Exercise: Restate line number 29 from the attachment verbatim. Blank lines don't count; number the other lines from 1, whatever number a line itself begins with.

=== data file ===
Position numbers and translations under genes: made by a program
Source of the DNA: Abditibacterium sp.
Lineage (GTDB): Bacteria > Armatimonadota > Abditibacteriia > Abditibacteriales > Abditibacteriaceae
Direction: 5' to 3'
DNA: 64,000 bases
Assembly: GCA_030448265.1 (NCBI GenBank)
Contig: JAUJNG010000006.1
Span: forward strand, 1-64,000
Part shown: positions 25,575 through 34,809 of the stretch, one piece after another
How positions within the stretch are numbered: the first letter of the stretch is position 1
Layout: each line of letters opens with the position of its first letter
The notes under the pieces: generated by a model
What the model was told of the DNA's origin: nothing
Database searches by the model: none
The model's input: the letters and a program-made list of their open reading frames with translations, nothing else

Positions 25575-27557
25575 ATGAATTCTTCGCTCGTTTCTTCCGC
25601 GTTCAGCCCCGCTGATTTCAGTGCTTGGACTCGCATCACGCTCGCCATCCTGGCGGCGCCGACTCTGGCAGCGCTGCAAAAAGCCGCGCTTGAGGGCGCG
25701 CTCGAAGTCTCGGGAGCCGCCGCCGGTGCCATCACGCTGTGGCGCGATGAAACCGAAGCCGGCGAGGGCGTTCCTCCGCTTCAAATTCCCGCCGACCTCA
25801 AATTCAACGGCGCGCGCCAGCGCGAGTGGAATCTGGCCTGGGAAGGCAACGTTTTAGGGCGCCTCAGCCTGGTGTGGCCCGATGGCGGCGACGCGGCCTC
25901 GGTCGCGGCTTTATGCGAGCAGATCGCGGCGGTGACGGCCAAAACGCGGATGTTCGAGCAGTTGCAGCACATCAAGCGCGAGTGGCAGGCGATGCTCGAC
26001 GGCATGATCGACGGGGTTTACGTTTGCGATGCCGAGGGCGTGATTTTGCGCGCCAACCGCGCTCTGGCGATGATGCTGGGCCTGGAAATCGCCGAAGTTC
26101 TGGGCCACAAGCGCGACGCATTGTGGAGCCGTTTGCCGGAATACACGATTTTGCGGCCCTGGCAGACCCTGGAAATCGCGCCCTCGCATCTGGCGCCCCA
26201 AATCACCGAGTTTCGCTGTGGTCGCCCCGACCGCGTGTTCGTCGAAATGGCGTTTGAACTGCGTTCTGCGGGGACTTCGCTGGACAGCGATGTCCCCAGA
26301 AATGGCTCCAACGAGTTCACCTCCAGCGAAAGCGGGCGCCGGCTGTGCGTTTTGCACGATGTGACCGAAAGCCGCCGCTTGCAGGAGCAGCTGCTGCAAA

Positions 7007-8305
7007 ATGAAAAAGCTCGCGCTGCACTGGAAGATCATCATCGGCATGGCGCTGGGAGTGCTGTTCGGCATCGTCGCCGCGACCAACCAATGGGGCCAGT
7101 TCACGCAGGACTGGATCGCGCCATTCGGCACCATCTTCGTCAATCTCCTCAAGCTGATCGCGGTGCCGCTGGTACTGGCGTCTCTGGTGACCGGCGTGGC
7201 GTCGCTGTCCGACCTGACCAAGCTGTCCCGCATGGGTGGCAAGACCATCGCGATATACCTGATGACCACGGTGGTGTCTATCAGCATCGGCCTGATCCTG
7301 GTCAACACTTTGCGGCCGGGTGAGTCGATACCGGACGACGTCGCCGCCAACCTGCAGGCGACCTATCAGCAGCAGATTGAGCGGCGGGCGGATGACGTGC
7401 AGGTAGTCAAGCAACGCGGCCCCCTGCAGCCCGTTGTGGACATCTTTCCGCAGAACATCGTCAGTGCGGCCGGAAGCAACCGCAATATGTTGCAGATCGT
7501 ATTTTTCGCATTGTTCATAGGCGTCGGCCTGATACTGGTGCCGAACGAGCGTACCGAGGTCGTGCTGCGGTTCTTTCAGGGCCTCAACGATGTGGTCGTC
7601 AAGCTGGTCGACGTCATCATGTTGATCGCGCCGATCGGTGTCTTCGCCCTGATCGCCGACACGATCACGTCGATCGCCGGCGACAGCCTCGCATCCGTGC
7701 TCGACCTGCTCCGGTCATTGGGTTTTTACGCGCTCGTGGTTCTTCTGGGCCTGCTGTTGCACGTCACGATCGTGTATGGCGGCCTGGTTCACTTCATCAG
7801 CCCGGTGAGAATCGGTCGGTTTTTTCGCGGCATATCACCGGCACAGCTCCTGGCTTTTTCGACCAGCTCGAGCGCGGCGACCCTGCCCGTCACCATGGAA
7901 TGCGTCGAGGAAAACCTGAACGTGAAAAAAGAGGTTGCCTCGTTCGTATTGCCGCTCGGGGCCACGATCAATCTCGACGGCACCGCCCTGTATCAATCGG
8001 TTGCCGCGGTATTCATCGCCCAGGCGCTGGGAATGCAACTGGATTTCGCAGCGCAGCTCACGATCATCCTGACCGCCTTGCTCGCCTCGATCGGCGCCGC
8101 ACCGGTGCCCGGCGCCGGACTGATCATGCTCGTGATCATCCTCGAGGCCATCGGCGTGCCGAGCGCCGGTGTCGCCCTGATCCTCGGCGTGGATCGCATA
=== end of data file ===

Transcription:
7201 GTCGCTGTCCGACCTGACCAAGCTGTCCCGCATGGGTGGCAAGACCATCGCGATATACCTGATGACCACGGTGGTGTCTATCAGCATCGGCCTGATCCTG